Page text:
Italian expression of the day: ‘Buon lavoro’

As Italy gets back to work after the holidays, here’s a nice phrase which you can use with everyone from Italian colleagues to restaurant staff.

Italian expression of the day: 'Buon lavoro'
Photo: Annie Spratt/Unsplash/Nicolas Raymond

If an Italian says “buon lavoro!” to you, they’re not praising you for a job well done. While this phrase literally translates as “good work”, it doesn’t refer to a task completed, but to work yet to be carried out.

Buon lavoro is a parting greeting used to wish someone a good day or afternoon at work. But it means far more than a simple “Have a good day at the office”. There’s no exact English equivalent, and you’ll need to be careful how you use it.

It’s quite similar to ‘buona giornata‘, another parting greeting which means “have a nice day”. 

But on top of that, buon lavoro acknowledges the hard work and effort to come, and the fact that this means the day may not be particularly ‘good’ or enjoyable, while expressing the hope that it all goes as well as possible.

All of that in just two words.

You could say it to shop or restaurant staff, or to anyone who has to work on a hot summer’s day. Waiters may say it to you if they assume you’re on your way back to the office after lunch. You’d say it to Italian colleagues who have an insane workload, or to a friend studying for an exam. Your Italian boss or colleague might say it, whether ruefully or with a hint of irony, after dumping a pile of work on your desk.

While there are lots of similar greetings in Italian – buona serata, buona domenica, buon pranzo – wishing someone a good evening, Sunday or lunch is pretty straightforward and doesn’t have any hidden layers of meaning or etiquette to get your head around. You’d usually expect those things to be enjoyable, after all.

Buon lavoro is a bit different. It’s not just a parting salute, it’s recognition, appreciation and solidarity. But it might not always be well received, depending on the person you’re talking to.

Do be careful not to say it to people who do certain types of work: firefighters, ER nurses and other emergency services workers are among those who don’t wish each other ‘buon lavoro’ – as it would obviously be preferable if nothing happened that would require their attention.

Buono studio is similar, though this is of course used only when the effort being made involves studying.

So how do you say “good work”, then, when you want to praise someone’s accomplishments?

There is of course bravo, and you could add ben fatto: literally “well done”, but here used as an adjective used to describe something done with skill. 

– Bravo! E un lavoro ben fatto 

– Well done! It’s a job well done 

Do you have an Italian word you’d like us to feature? If so, please email us with your suggestion.

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Italian word of the day: ‘Delusione’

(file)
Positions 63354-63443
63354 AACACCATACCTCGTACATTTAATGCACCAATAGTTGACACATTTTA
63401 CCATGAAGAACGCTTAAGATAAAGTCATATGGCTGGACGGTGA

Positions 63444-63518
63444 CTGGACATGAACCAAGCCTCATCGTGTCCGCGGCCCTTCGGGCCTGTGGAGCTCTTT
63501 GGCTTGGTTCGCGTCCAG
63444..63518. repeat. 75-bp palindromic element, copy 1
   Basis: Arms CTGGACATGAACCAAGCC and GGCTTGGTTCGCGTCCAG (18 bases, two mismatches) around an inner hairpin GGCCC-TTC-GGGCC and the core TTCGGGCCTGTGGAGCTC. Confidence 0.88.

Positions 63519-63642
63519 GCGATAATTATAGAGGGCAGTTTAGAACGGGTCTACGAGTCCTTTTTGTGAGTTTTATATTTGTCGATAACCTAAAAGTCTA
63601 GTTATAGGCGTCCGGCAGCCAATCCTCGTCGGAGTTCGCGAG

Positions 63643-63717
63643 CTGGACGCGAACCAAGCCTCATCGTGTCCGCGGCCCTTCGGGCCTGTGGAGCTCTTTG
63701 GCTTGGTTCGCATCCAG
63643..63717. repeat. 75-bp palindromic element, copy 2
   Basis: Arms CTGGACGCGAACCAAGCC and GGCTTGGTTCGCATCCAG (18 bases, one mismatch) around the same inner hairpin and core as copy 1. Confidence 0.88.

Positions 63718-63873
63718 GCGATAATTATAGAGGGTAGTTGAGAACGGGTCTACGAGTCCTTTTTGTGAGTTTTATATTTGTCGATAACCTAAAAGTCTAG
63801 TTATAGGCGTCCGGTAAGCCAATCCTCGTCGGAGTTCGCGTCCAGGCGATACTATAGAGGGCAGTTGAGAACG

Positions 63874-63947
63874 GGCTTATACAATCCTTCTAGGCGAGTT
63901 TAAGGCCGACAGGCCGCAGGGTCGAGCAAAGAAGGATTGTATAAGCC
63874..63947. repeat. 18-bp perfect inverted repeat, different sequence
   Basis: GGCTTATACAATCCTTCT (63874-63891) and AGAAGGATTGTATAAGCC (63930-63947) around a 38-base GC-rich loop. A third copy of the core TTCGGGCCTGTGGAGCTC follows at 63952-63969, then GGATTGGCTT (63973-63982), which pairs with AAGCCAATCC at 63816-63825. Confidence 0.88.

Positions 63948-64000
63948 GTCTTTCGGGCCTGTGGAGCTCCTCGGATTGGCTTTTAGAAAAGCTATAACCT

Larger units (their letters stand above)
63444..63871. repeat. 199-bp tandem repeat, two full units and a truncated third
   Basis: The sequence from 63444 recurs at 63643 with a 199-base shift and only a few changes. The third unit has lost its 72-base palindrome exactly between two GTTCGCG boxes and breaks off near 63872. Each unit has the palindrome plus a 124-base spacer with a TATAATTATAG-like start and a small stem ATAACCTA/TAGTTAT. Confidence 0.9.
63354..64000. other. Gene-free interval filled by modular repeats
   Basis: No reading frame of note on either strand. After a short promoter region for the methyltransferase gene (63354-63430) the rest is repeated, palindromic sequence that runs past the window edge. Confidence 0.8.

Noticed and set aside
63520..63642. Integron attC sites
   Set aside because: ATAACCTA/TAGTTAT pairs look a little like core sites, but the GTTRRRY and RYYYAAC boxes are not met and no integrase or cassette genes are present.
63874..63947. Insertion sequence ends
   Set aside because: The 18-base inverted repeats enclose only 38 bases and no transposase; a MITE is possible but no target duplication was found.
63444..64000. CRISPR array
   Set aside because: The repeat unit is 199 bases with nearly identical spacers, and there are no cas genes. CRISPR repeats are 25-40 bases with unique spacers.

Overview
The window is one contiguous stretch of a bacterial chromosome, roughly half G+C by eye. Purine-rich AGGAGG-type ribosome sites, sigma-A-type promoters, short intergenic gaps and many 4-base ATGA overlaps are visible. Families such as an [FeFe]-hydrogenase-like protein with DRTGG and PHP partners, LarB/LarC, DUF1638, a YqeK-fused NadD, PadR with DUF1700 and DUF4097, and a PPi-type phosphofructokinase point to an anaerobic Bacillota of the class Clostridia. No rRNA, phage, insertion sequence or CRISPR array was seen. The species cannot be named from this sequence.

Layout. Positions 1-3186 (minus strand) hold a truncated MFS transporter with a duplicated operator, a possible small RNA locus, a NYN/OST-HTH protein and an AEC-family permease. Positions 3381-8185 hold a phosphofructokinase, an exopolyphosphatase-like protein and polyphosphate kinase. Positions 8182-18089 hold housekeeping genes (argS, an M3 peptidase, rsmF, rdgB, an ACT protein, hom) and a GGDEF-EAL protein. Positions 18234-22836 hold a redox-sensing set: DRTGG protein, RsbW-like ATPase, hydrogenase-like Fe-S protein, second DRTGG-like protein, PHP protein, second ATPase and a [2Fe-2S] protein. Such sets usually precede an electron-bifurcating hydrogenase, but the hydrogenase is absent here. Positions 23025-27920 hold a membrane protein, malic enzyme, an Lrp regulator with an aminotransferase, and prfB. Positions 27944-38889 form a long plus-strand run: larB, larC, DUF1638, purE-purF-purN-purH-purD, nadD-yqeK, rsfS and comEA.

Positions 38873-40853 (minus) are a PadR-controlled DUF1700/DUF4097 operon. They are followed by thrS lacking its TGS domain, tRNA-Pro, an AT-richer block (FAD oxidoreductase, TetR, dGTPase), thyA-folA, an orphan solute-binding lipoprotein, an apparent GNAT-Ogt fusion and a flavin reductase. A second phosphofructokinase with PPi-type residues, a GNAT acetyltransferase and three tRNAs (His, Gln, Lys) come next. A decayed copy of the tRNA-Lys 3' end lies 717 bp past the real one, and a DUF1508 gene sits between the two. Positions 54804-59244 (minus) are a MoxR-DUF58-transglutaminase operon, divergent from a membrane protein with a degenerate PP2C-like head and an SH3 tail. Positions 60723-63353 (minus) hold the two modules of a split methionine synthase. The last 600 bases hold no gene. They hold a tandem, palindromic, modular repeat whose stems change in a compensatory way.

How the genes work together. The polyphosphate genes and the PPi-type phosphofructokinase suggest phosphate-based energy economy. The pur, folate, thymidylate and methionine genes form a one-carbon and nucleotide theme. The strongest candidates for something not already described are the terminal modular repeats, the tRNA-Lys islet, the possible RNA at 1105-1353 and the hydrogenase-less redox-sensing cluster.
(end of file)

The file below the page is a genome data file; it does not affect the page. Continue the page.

We hope this word doesn't disappoint.

Italian word of the day: 'Delusione'

Experiencing a delusione (deh-loo-zee-OH-neh) in Italian may not be pleasant, but it doesn’t mean you need escorting to the psychiatrist’s chair.

That’s because while delusione may look and sound like its English cousin ‘delusion’, the word actually means something quite different: disappointment.

Disappointment Disappointed GIF - Disappointment Disappointed Food Review GIFs

The two nouns actually have the same root in the Latin dēlūsiō, meaning a deceiving or deluding, and delūdō, meaning to deceive, dupe, or mock.

But while the English ‘delusion’ has hewn close to the original Latin meaning over the centuries, delusione at some point branched off to its current, quite different, definition.

There’s not much in the way of information about exactly when and how that happened, but it’s clearly a short associative hop from feeling ‘deceived’ or ‘duped’ by things turning out differently to what you’d expected to feeling ‘disappointed’.

Che delusione.
How disappointing.

La festa era, purtroppo, una grande delusione.
The party unfortunately was a big disappointment.

Mike Ehrmantraut Breaking Bad Che Delusione No Che Vergogna GIF - Disappointment Disappointed Oh No GIFs

The adjective for ‘disappointed’ is deluso for a single masculine subject, changing to delusa/delusi/deluse if the subject being described is feminine singular/masculine plural/feminine plural.

Era delusa da come era venuta la torta.
She was disappointed with how the cake turned out.

Devo dire che siamo davvero delusi dal fatto che siamo stati trattati in questo modo.
I have to say that we’re very disappointed to have been treated this way.

A word you’ll often see used in combination with deluso/a/i/e is rimanere (ree-man-EH-reh): rimanere deluso.

You might correctly recognise rimanere as meaning ‘to remain’, and wonder why we’d use that word here – but rimanere also has an alternative meaning along the lines of ‘to become’, ‘to get’, or simply ‘to be’.

For example, you can rimanere incinta (get pregnant), or rimanere ferito (get hurt or wounded, for example in a car accident).

It’s also very often used with emotions, usually those experienced in the moment rather than long-term ones: you can rimanere sorpreso (be surprised), rimanere triste (be sad), rimanere scioccato (be shocked)… and rimanere deluso (be disappointed).

Sono rimasto molto deluso quando mi ha detto di aver abbandonato la scuola.
I was very disappointed when she told me she had dropped out of school.

Siamo rimasti delusi dalle condizioni della stanza d’albergo al nostro arrivo.
We were disappointed by the condition of the hotel room when we arrived.

With that, we wish you a weekend free of delusioni (disappointments)!

Do you have an Italian word you’d like us to feature? If so, please email us with your suggestion.